I could go on for a long time myself about Dark Souls 2. I think it's a really special world, and Majula is probably my favourite area of any of the hubs. I've spent hours just tinkering around there doing nothing in particular. I'd love to visit, which I couldn't say for The Nexus or the horrible Firelink in 3.I would quite like to visit Dark Souls Firelink, as long as the music played as I approached. I suppose the Hunter's Dream is all right. The doll, you know, if it pleased me. (Sorry). Ugh, anyway, I think Dark Souls 2 will become much more appreciated in time, for doing its own thing. It borrows so little from the first game in terms of references or fan service, which is bold, a hell of a lot more bold and unusual than 3. There are some pretty shit areas and irritating, lazy mobs but I adore the patchwork world variety. It feels like fragments of multiple adventures and quests, it's almost like a collage. That also fits wonderfully well with the theme of memory and loss, only the crucial peaks stand out in the end, everything in between is lost to the ages. You might think that's a generous load of old bollocks but I think there's plenty to reinforce it, not least the massive variance in time of day, weather and geography. It's also probably got the most, weirdest one-off quirks, and hidden areas. Oh, and best build variety, fashion and largest, most varied world by a mile.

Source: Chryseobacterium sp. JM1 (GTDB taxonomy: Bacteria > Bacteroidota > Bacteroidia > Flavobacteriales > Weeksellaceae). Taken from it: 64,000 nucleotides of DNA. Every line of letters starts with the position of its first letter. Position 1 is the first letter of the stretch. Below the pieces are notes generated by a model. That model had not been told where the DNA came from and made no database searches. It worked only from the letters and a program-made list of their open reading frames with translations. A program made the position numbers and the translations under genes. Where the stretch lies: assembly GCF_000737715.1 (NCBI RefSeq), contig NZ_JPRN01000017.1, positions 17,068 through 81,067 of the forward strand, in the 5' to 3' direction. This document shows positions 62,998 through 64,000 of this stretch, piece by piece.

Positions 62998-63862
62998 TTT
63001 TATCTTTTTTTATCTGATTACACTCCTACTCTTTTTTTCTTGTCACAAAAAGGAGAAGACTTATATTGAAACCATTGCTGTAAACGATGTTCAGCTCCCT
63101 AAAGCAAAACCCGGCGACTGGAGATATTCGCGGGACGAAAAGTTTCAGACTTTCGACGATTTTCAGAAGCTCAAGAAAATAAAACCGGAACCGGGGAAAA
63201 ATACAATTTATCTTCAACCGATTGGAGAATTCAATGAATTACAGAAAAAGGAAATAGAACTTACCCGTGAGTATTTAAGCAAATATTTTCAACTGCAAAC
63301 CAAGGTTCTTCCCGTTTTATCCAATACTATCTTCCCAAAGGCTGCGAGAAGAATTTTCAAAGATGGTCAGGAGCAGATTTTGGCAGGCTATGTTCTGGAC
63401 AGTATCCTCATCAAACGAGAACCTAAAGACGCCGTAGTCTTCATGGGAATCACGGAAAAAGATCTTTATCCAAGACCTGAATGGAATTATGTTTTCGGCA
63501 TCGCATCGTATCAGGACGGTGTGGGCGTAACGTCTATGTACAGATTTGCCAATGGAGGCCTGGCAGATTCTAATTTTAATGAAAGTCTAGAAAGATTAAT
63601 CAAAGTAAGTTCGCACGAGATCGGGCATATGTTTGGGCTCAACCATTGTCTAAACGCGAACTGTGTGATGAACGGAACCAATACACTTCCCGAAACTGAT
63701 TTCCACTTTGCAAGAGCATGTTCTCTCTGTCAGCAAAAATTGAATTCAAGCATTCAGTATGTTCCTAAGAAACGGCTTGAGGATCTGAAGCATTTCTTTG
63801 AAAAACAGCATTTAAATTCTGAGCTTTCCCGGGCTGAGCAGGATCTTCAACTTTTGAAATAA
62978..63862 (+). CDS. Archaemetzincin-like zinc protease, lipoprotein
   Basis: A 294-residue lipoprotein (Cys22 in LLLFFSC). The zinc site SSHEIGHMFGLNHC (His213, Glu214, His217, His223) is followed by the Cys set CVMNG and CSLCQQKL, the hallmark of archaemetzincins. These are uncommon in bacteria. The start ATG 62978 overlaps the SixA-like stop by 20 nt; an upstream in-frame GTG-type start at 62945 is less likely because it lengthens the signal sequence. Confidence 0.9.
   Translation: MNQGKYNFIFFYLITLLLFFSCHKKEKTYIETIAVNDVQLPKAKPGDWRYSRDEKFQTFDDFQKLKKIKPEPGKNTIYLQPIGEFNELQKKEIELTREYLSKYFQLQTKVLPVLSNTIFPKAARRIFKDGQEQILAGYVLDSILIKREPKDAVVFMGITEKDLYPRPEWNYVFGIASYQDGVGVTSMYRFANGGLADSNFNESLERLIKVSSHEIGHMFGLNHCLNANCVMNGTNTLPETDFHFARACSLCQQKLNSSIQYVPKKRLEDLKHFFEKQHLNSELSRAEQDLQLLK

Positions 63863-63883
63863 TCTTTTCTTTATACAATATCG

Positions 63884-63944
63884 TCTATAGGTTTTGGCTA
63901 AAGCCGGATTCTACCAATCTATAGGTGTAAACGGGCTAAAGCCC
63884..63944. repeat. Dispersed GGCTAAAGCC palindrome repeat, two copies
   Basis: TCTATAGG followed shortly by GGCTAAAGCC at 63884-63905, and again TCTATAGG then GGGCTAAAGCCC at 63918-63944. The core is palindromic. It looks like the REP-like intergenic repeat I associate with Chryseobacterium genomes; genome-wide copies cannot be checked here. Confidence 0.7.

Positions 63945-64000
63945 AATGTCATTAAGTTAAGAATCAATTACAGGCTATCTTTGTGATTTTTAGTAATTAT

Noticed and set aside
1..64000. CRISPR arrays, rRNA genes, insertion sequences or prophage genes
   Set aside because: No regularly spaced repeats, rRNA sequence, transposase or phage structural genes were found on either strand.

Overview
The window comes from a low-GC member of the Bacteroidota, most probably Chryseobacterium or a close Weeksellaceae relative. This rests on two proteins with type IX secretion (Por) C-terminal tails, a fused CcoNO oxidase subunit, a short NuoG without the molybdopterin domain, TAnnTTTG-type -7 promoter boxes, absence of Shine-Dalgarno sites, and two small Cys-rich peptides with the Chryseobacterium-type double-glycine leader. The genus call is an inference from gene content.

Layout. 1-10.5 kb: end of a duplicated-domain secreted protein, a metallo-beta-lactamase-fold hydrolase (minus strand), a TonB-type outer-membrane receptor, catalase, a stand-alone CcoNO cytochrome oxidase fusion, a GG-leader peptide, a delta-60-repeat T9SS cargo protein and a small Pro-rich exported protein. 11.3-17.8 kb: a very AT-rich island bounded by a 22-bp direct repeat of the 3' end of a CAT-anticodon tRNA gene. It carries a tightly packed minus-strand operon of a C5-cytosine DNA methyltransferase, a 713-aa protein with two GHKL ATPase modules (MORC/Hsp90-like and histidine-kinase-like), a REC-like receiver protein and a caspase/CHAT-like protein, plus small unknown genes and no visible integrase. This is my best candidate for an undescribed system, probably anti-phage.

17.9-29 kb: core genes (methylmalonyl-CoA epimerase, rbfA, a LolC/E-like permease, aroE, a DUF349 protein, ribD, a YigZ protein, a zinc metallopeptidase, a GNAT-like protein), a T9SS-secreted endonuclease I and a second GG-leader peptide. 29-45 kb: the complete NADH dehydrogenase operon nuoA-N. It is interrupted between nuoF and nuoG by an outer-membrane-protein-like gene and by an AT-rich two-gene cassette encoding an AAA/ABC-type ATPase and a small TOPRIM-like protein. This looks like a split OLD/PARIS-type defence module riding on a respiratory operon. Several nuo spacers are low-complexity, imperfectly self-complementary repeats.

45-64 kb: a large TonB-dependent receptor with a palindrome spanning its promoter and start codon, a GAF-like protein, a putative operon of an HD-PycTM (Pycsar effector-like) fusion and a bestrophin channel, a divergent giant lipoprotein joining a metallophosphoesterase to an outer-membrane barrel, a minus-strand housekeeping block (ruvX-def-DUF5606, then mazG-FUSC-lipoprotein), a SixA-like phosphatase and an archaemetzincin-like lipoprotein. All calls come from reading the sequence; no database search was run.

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Re: Dark Souls I, II and III

Post by KSubzero1000 » November 16th, 2016, 9:43 pm

Oh, ok. I remember the guest on the Dark Souls 2 podcast, just not the name. Guess I'll have to check out Twin Humanities one of these days.

It's interesting how much you like Majula, as it's one of the main things I dislike about DS2. The music just rubs me the wrong way, which probably sounds like heresy to you! DS1 Firelink, on the other hand, is one of my favorite location in the series. And so is the Hunter's Dream. The doll, you know, pleased me as well. And it's not like I hate or even dislike DS2. I just think it pales in comparison to the others. But I definitely agree about the build variety.

Your impressions of DS3 do make me kind of nervous, though!

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Re: Dark Souls I, II and III

Post by Todinho » November 16th, 2016, 9:44 pm